I say chalk it up to a lesson learned. Just remember those 5 steps will never prove you wrong. I know that sometimes, the 5 steps aren't exactly practical in all situations, but if you definitively DO see all 5 steps then you can't go wrong. Seems to me that you completely missed numbers 3 and 4. Trust me, it's MUCH easier to say to your peers, "I let it walk because I wasn't 100% sure," than it is to say those dreaded words, "Sir/Ma'am, I'm terribly sorry for the inconvienance." When it's all said and done, it's YOUR BUTT AND YOUR BUTT ALONE that's on the line. Be careful out there. Shoplifters are getting much, much bolder and dangerous. No amount of clothing, CD's or goods of any kind are worth getting hurt over. Just like police work will be for you, ALWAYS watch their hands and ALWAYS come home safely to your family EVERY NIGHT no matter what. Have fun and good luck in the hiring process.
        The place where you made your stand never mattered. Only that you were there... and still on your feet.


        • #5
          Absolutely, I know exactly where I went wrong and I won't make that same mistake twice. I just got overzealous and a little too aggressive with it. Should've let it walk, but I was riding high from a couple real recent big cases and I was feeling like I could do no wrong.

          Well, like you said, lesson learned. I'm just crossing my fingers and hoping the BI's don't non-recommend me over it.
          You, you, and you: Panic. The rest of you, come with me.


          • #6
            The only person who never made a mistake is the same person who never attempted anything. Screw ups happen. Under the circumstances you described I'm not 100% certain you made one. Are you out of the running for an LE job? Absolutely not. Give your BI a "heads-up" on the deal. Further advise him/her if any disciplinary action is taken against you. I don't see it adversely affecting your application at all. Hang in there, and good luck.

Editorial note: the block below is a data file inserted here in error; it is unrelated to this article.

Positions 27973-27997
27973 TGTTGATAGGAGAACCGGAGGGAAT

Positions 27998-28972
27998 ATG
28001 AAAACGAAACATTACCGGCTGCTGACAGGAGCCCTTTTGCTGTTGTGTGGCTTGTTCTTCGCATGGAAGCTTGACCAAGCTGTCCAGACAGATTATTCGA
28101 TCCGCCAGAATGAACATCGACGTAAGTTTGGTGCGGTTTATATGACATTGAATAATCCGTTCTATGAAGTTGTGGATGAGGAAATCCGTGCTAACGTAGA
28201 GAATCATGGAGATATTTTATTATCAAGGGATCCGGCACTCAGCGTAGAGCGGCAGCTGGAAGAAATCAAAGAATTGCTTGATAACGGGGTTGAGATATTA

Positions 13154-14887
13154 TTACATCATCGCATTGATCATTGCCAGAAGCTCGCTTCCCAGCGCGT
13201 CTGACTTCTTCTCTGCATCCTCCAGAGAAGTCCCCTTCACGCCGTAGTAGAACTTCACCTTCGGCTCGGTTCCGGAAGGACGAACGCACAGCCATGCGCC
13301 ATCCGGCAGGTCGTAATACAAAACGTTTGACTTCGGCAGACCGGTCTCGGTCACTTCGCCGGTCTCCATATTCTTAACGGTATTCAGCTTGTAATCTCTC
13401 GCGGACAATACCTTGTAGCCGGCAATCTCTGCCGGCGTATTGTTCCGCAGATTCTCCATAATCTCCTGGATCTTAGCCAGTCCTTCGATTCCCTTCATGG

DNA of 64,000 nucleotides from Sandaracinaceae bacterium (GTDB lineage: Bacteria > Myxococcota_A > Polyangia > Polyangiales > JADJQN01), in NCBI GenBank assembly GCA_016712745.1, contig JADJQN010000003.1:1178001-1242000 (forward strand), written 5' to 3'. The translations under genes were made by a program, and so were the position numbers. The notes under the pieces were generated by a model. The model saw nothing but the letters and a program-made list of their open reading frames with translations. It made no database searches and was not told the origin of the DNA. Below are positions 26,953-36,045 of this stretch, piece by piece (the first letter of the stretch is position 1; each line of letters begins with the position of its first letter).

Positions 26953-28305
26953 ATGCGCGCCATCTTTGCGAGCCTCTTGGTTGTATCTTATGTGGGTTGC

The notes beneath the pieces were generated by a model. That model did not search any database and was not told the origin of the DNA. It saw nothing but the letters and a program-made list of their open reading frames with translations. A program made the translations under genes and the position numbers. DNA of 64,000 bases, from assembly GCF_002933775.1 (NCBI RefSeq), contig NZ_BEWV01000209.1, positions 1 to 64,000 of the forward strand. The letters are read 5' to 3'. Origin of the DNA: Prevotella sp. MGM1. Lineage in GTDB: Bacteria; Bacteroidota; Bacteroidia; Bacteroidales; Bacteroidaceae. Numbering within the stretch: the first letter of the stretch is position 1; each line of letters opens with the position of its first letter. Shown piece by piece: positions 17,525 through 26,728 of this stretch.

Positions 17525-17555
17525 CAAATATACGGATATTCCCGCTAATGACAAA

• #7
              I've never worked LP, but I have many years behind the badge. With what you explained I don't see anything wrong. The disciplinary actions are there to keep the company off the hook for a lawsuit. From what you explained you had enough to talk to the person, nothing more. Since that is all you did I wouldn't worry about it. If I was written up for ever encounter I had with people on the streets I thought had done something, but in reality hadn't, I would have been fired a long time ago.
              But when a long train of abuses and usurpations, pursuing invariably the same object, evinces a design to reduce them under absolute Despotism, it is their right, it is their duty, to throw off such Government, and to provide new guards for their future security.

              For the intelectually challenged: If the government screws the people enough, it is the right and responsibility of the people to revolt and form a new government.


              • #8
                Hey, at least you didn't taze a guy in the back of the head...